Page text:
First of Civil War Series from the George S. MacManus Co.
By Michael Stillman
The George S. MacManus Co. has issued a new catalogue on the Civil War. This is Catalogue 400 for the venerable Philadelphia area bookseller, and the first in a series. This one covers the letters A-H. Considering it offers 569 items, we can expect a lot of books will be covered before the series completes. You will find books about the major names of this momentous conflict, Lincoln, Grant, Lee, Davis. You will also discover the stories of many enlisted men, the obscure foot soldiers who bore the heaviest of burdens, and retold their experiences years later. Whatever aspects of the War Between the States or The War of the Rebellion, however you wish to describe it, you collect, you are sure to find many items of great interest. Here are a few.
Item 283 is a biography of the leader of the southern states: Jefferson Davis. Ex-President of the Confederate States of America. A Memoir. By His Wife. Davis was a successful Mississippi politician, having served as a U.S. Congressman, Senator, and Secretary of War. Despite his eventual role, he was a reluctant secessionist, fearing the South would be overpowered by Union forces. Nevertheless, when Mississippi seceded, he resigned from the Senate and joined the cause. While he might have been reluctant to support secession, he believed the states had a constitutional right to secede, a view he would stick to for the remainder of his life. After the Confederacy fell, Davis spent two years in prison awaiting trial, but he was released and never tried. From then on he lived life as a respected citizen, though he was not allowed to serve again in the senate despite his election. Davis died in 1889, and his wife Varina published this book the following year. Like her husband, she remained loyal to the cause long after it was lost, and loyal to her husband always. Priced at $200.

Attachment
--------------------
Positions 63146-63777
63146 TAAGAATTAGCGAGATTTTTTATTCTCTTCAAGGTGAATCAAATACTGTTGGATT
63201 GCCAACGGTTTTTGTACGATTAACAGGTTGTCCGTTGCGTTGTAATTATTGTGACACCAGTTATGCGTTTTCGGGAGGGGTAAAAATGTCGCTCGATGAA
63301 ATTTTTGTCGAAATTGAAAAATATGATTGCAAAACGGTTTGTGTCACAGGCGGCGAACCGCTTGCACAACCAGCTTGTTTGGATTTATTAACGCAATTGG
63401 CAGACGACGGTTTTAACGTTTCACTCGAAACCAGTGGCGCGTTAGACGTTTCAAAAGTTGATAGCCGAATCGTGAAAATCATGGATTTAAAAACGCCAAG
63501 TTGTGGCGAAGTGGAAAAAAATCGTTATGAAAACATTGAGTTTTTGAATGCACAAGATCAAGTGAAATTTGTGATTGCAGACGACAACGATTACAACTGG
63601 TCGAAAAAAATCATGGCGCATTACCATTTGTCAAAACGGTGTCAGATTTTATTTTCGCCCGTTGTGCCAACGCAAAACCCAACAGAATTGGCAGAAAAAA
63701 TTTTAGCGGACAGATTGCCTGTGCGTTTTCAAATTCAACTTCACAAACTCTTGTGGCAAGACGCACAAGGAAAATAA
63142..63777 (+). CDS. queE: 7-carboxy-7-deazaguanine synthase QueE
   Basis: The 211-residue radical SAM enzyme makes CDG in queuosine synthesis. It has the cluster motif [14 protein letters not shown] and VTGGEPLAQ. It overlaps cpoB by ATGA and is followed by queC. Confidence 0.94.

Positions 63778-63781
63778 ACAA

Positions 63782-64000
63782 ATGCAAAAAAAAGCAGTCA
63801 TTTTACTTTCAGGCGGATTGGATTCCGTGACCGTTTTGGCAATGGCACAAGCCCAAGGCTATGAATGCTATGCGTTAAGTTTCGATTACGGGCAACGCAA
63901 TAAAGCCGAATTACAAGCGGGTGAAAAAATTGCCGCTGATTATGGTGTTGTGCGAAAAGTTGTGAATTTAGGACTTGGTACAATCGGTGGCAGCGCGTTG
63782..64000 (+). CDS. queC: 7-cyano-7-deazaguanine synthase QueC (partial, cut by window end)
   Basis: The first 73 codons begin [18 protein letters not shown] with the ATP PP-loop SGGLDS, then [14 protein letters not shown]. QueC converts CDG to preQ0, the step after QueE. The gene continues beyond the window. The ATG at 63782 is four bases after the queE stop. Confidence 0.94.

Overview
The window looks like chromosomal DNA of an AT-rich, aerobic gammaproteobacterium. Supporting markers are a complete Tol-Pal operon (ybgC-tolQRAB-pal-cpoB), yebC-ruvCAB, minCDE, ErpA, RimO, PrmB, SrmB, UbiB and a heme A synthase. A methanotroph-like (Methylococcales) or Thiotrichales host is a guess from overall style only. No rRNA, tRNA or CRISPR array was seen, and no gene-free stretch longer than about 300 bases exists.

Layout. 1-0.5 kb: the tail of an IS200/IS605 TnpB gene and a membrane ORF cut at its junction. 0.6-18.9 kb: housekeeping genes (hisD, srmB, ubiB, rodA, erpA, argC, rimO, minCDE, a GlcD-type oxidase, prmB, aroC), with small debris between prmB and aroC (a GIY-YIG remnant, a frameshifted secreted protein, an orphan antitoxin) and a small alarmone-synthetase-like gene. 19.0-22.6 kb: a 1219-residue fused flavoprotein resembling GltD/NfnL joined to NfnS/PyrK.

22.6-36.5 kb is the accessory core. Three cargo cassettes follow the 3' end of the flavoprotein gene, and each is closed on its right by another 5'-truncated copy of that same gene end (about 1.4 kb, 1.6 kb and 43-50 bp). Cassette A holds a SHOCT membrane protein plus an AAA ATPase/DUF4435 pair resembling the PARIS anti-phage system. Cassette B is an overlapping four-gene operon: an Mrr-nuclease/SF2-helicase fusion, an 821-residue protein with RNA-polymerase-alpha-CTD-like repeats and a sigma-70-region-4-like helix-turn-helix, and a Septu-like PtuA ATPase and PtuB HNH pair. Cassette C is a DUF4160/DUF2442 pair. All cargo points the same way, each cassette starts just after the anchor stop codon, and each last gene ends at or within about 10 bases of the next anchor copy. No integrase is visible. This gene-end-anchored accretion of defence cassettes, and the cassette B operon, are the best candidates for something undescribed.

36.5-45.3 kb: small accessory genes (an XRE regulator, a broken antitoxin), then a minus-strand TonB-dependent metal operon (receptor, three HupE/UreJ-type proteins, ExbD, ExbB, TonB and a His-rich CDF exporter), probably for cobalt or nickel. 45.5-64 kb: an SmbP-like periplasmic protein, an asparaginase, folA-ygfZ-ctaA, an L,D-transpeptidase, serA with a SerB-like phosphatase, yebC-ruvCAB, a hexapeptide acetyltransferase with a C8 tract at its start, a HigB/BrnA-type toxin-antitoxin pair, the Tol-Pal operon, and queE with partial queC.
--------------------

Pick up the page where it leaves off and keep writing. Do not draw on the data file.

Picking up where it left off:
Varina Davis would undoubtedly have considered comparisons to her husband a compliment, but the writer of this 1864 broadside had no such intent: What Jeff. Davis Thinks of the War. It was published in response to the Democratic convention of 1864, and it notes that, sharing the views of Davis, "The main plank of the Chicago Platform is that it pronounces the war a FAILURE, and on that account demands that 'IMMEDIATE EFFORTS BE MADE FOR A CESSATION OF HOSTILTIES.'" The proper response to this Davisian position, the broadside announces, is to "VOTE FOR LINCOLN." The slow progress for the Union in the war by the summer of 1864 was a serious threat to Lincoln's reelection, and the idea of suing for peace was gaining support in the North. However, by election time, the tide was turning and Lincoln was swept back in office. Item 116. $1,000.
Item 313 is a document that marks the beginning of secession. It is a Report on the Address of a Portion of the Members of the General Assembly of Georgia. It is dated December 22, 1860, and is signed in type by W.F. De Saussure, a delegate to the South Carolina secessionist convention. Georgia had asked South Carolina to refrain from any separate action, but the South Carolinians had voted to secede anyway. This report explains why they chose to so act. De Saussure claims, "South Carolina did not desire to take the lead in secession," but had no choice after "the election of an enemy to Southern institutions [Lincoln], elected by Abolition states upon Abolition issues." He goes on to say that such a convention would have but two choices, "patch up a hollow truce with anti-slavery, which denounces our Institution as a crime, and which will hold all the power of the Government in all its departments in all time to come; the other to concert measures for final separation, and for the formation of a Southern Confederacy." Put that way, what point is there for further discussion? $950.